American Sign Language (ASL) Interpreter Services

This page can help you find out more about ASL interpretation services delivered by the B.C. government. Visit our Supports and Services page for information on other services. You can also contact Provincial Deaf and Hard of Hearing Services.

B.C. Government Supports & Services

Education

Post-Secondary Communication Access Services (PCAS) at BCIT

Post-Secondary Communication Access Services (PCAS) is a province-wide service for Deaf and Hard of Hearing students. PCAS provides information on how to access:

  • Interpreting
  • Speech-to-text services
  • Note-taking
  • Assistive technology
  • Other services and supports

Employment

WorkBC Employment Services Centres

You can get an interpreter at all WorkBC Employment Services Centres. You may also be able to get up to $5,000 for assistive supports, including interpretive services. You can use these services to take part in:

  • Approved Employment Program of BC services
  • Job search
  • Job start
  • Job retention during the first four weeks of employment

Find a WorkBC Employment Services Centre near you.

Financial Supports

Income and disability assistance offices

You can get an ASL interpreter at income and disability assistance offices. Interpreters are available via telephone and, on a case-by-case basis, in person. Interpreters may be available on 24-hour notice. Find out more about applying for income assistance.

Employment and Assistance Appeal Tribunal

Interpreters can attend Employment and Assistance Appeal Tribunal hearings. If you need an interpreter, you can ask for one:

Learn more about the Tribunal.

Health

Mental Health – Deaf, Hard of Hearing & Deaf-Blind Well Being Program

Contact the Deaf, Hard of Hearing & Deaf-Blind Well Being Program (WBP) if you need an interpreter with experience in mental health. They provide:

  • Group and individual therapy
  • Mental health and addictions appointments
  • Mental Health Community Workshops

The Vancouver Coastal Health Authority manages the WBP.

Medical Interpreting Services (MIS)

Medical Interpreting Services (MIS) is a Provincial Sign Language Interpreter booking service. You can get a qualified Sign Language Interpreter to attend most medical appointments.

The Provincial Health Services Authority provides funding for MIS.

Housing

Residential Tenancy dispute resolution hearings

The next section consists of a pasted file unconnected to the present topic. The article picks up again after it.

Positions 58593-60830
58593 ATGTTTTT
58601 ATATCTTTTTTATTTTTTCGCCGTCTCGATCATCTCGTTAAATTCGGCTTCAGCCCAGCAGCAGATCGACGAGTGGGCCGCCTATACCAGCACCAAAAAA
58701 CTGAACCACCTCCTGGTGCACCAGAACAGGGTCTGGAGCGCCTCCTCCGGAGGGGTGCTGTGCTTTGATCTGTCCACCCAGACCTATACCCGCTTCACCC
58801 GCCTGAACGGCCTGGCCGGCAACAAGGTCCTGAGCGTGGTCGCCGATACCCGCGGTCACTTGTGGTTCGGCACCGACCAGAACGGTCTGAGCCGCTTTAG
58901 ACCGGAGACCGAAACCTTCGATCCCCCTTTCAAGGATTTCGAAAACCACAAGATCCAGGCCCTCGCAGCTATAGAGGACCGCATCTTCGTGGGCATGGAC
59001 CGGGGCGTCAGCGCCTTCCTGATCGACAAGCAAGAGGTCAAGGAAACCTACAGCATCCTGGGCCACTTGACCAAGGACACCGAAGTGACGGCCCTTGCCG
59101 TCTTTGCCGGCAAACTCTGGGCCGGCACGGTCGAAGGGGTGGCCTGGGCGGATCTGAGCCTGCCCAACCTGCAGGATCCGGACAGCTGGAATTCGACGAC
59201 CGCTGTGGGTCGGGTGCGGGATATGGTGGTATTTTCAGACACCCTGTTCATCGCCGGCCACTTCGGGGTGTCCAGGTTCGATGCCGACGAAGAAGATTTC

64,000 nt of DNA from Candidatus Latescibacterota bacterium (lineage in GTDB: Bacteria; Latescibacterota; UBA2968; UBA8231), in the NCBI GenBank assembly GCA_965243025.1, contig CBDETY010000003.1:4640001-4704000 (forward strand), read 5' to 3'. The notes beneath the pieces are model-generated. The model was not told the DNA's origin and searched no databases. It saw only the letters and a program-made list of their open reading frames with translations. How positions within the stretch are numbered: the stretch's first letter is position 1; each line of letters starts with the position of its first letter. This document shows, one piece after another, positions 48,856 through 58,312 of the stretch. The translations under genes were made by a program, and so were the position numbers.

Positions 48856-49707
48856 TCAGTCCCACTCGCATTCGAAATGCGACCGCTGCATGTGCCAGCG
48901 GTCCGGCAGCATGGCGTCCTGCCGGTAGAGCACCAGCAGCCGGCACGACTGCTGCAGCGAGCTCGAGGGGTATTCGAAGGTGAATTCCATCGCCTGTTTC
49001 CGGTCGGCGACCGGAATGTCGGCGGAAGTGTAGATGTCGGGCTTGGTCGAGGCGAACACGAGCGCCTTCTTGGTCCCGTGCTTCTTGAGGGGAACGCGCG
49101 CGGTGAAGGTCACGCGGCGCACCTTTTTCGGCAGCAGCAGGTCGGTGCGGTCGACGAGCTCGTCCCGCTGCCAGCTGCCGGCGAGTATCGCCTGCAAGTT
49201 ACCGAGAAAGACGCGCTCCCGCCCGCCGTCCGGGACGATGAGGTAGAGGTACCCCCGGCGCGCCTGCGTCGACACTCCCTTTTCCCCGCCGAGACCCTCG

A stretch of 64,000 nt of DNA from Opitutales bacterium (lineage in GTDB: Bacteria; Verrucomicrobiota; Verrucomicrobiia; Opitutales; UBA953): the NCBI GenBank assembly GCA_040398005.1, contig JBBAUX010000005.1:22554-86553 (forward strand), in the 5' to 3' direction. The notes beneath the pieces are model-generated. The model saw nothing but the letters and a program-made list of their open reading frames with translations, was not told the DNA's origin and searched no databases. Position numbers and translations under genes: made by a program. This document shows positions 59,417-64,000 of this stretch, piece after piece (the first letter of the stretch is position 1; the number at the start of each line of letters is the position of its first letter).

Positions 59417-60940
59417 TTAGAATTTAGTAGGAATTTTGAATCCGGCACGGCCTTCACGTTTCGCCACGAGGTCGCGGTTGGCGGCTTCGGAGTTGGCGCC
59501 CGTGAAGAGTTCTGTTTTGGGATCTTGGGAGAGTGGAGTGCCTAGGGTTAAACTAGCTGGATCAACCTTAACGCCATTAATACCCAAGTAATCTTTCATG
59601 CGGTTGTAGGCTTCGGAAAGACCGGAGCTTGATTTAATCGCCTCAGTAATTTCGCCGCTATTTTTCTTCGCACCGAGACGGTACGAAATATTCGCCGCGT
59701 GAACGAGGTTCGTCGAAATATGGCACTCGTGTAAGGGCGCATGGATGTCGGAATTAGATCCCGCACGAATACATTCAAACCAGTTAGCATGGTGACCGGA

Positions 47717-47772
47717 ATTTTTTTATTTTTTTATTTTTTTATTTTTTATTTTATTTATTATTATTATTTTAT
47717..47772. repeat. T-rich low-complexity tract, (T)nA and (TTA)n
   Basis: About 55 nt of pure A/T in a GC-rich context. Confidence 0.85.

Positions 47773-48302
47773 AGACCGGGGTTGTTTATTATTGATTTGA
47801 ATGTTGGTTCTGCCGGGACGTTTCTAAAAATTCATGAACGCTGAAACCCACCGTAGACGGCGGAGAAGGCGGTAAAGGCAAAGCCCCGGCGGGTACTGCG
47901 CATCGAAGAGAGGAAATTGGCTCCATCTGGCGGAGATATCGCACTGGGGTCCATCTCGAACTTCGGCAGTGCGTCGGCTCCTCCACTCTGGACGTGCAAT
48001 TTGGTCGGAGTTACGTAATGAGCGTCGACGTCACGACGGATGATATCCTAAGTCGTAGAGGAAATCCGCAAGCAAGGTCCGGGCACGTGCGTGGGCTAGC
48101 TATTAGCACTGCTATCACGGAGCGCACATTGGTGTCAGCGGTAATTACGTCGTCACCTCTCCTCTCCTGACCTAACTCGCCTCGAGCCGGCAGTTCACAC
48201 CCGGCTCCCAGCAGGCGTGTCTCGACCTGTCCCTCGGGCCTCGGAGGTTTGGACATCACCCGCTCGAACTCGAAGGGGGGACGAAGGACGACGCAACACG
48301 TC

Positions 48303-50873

The Residential Tenancy Branch (RTB) offers dispute resolution for landlords and tenants. RTB provides accredited American Sign Language (ASL) interpreters for Deaf and Hard of Hearing clients.

Legal Services

Legal proceedings

If you have to attend court, you can get an interpreter for:

  • Provincial and Supreme Court criminal adult and youth cases
  • Family cases in provincial court
  • Traffic court cases
  • Municipal bylaw cases
  • Any court, upon court order

Find out more about how to arrange for an interpreter for court proceedings.

RCMP and the Vancouver Police Department

The Western Institute for the Deaf and Hard of Hearing (WIDHH) works with the RCMP and the Vancouver Police Department. They provide interpreters for police and legal situations.

Contact the police officer involved in your file to request an interpreter. Interpreters are available for both scheduled appointments and emergency situations.

Contact the WIDHH Community Interpreting Services to learn more:

  • Voice: 604 731-9413
  • TTY: 778 327-4375
  • FaceTime: communityis@icloud.com

Sports

BC Deaf Sports Federation

Children who take part in community sport and recreation can get interpreting services. The Ministry of Tourism, Arts and Culture provides this service. Find out if your child meets the criteria and how to apply.

Information for Individuals

English vs. American Sign Language

American Sign Language (ASL) and English are not the same. They are two separate languages with their own grammar and syntax. ASL is a visual language expressed through:

  • Hand movements
  • Facial expressions
  • Body movements

The two most common forms of sign language used in Canada are ASL and Langue des Signes Quebecoise (LSQ).

Closed captioning vs. interpreting

Closed captioning is text on a television, video screen or other visual display. It provides a transcription of the audio part of a program. It sometimes includes descriptions of non-speech elements.